Wednesday, April 04, 2007

The Growing Cash in Circulation

The amount of Drams in circulation in Armenia grew by some 46 percent in 2006, from 155 to 227 billion, repeating the growth pace of 2005 (also see my October 2006 post). Most noteworthy, the 50000 Dram note (about USD 125) experienced the fastest growth. It is almost ten times the amount in circulation in 2005, and grew from about one percent of the Drams in circulation to 7 percent.


Millions of Drams outside the Central Bank
Nomination.. 2001 .2002 .2003 ..2004 ..2005 ..2006
10000 drams...... ..... .7295 .25221 .42980 .79443
20000 drams 12351 24155 23042 .21017 .40196 .55515
50000 drams.. 780 .1607 .1386 ...945 ..1612 .15717
......total 66693 92089 96838 105534 155275 226841

Drams per USD 555 ..573 ..579 ...533 ...458 ...416

The back to back growth in currency in circulation is phenomenal and may have significant implications for economic activity and its measurement. I am also very intrigued by the spike in the circulation of the 50000 Dram note. Do we know of any on going research on the causes and consequences of the observed trend?

6 comments:

Onnik Krikorian said...

Interestingly, I have only ever seen ONE 50,000 drams note, which is just as well because almost every normal shop complains if you hand over a 5,000 drams notes for goods. Forget even trying with a 10,000 or 20,000 drams.

Some times, shops even turn customers away because they can't supply change, or have to send someone out to somewhere else to get some.


So, if the increased number of 50,000 drams notes indicate greater economic activity, I can tell you for sure that its not among the majority of Armenians. I suspect that if you ask most of them, 99 percent wouldn't have seen a 50,000 drams note either.

nazarian said...

Onnik, I had similar experiences with 5,000 dram notes in 2003 in Vanadzor. I thought it was because of low economic activity in the provinces.

David, do you know how the Central bank has injected these extra dram notes into the economy without sparking an out of hand inflation? As far as I know, the CB has not been buying Armenian government /corporate bonds as there are none. That's the mechanism that the US Fed injects new money in the economy.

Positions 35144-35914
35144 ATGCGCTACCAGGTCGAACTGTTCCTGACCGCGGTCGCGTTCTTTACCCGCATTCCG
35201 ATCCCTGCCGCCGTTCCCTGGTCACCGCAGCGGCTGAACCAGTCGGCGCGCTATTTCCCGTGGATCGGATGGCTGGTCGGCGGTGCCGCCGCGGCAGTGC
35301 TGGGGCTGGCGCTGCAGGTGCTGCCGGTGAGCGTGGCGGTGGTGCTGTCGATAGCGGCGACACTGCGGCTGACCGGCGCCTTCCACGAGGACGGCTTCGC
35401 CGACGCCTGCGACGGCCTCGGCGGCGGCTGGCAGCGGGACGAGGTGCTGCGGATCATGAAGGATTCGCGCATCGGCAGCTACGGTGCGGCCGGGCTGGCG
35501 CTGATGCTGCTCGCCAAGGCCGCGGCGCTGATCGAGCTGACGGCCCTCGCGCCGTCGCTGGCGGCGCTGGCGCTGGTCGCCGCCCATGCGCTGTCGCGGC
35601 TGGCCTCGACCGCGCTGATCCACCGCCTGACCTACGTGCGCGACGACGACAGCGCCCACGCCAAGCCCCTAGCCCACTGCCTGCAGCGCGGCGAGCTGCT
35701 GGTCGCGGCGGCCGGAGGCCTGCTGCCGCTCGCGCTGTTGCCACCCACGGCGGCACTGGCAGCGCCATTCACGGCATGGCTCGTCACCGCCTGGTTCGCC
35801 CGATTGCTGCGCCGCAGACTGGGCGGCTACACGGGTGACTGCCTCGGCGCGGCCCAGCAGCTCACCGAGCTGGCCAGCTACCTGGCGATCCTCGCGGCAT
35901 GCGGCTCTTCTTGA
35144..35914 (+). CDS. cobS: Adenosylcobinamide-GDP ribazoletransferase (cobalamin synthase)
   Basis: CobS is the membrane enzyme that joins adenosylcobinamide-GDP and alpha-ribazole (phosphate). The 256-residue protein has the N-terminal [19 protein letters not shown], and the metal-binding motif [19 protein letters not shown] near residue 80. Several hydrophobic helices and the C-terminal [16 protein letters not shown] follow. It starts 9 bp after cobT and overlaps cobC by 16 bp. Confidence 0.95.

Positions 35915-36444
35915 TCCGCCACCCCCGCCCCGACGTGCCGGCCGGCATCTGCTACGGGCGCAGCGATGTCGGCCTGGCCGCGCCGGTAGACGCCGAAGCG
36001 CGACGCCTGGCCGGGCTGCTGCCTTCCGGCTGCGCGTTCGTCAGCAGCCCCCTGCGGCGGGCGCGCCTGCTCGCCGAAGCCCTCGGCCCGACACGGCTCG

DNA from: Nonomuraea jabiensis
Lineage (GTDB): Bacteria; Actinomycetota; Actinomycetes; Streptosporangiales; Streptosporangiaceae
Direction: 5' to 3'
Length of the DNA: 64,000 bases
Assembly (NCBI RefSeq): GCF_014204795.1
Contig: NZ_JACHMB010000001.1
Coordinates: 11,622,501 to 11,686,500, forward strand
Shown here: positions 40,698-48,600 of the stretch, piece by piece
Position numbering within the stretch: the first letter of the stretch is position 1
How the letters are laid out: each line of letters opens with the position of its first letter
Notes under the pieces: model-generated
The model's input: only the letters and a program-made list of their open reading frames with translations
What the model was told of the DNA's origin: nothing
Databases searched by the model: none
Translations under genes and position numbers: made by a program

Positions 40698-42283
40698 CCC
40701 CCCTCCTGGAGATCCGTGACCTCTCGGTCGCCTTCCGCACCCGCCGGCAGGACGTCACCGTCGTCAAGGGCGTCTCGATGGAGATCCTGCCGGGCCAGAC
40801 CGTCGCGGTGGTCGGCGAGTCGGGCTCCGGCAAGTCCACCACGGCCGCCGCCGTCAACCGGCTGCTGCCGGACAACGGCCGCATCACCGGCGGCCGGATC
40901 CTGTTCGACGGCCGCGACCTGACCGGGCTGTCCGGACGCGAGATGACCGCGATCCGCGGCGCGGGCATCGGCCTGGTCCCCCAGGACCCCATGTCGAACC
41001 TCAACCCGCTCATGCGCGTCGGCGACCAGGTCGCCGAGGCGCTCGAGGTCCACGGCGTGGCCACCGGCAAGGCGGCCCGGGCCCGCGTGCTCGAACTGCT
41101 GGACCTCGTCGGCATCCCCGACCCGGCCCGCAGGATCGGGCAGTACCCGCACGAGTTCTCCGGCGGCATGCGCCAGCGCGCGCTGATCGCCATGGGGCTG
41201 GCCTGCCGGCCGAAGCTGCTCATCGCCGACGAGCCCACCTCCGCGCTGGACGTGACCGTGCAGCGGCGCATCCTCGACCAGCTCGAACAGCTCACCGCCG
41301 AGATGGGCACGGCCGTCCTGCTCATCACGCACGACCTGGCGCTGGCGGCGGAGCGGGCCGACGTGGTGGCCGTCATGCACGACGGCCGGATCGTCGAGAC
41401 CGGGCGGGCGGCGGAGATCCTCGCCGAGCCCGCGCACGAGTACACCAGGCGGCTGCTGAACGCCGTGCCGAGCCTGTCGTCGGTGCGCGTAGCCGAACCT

David said...

It does indicate an increase in economic activity. The bad news is that it also indicates that economic activity continues to be cash based to a large extent with adverse effects on financial intermediation so vital for economic growth. It may also have implications for the underground economy. But more research is needed here.

As for inflation, the "Equation of Exchange" sets the relationship between the money supply and economic activity: M.V=P.Q where M is money supply (currency and bank deposits), V its velocity (number of times a Dram changes hands), P price index, and Q real GDP. So increases in M do not automatically translate into price increases unless you hold V and Q constant (Quantity Theory of Money). Shushan illustrated in her August post how the money velocity has been declining over the years (http://armenianeconomist.blogspot.com/2006/08/money-velocity.html). So M is increasing but at the same time V is declining.

Turning to the CBA monetary policy instruments, the CBA may buy and sell Armenian treasury bonds to regulate economic activity (similar to other central banks).

nazarian said...

I would have thought that the velocity would be going up as the confidence in dram strengthens and there are more ways of spending it instead of dram. But I just read Shushan's post and I too wonder what the reason may be. So I guess the decrease in V compensates the increase in Q leaving delta P in the acceptable 3-4% range.

David said...

This and other posts should make interesting topics for term papers and research. I would love to see these posted as working papers on aea.am!

Ara Khanjian said...

Hi David,

I adjusted the table and now it is easier to see the relevant numbers.

According to a publication of CBA called “Monetary Overview”, February 2007, section “main monetary indicators” http://www.cba.am/publications/review/main_ind.pdf the share of currency in circulation in Dram broad money consistently declined from 75% in 2002 to about 58% in February 2007, see the last figure on page 12 of the document and 5 in the web site.

This implies that deposits in Dram are increasing faster than Dram in circulation. This is good news, because it implies that financial intermediation is improving. Of course there is significant room for improvement, because in the U.S. currency in circulation is about 13% of the broad money, M2.

With respect to the large number of 50,000 bills, in the case of U.S. currency also the $100 bills represent the largest share of currency in circulation, about 72%!!! See table.

Go to: http://fms.treas.gov/bulletin/index.html
Scroll down to: U.S. Currency and Coin Outstanding and in Circulation

Currency in circulation by denomination, 12-31-2006

$1 $9,049,316,340
$2 1,532,419,520
$5 10,492,843,480
$10 15,986,791,460
$20 119,219,518,240
$50 62,790,638,100
$100 564,112,426,800
$500 142,383,000
$1,000 165,675,000
$5,000 1,765,000
$10,000 3,460,000
Total currency $783,497,237,540


One explanation is that most of the U.S. currency is outside of the U.S. and it is more convenient to use $100 bills to move U.S. dollars around. Also it is true that the underground economy prefers to deal with $100 bills.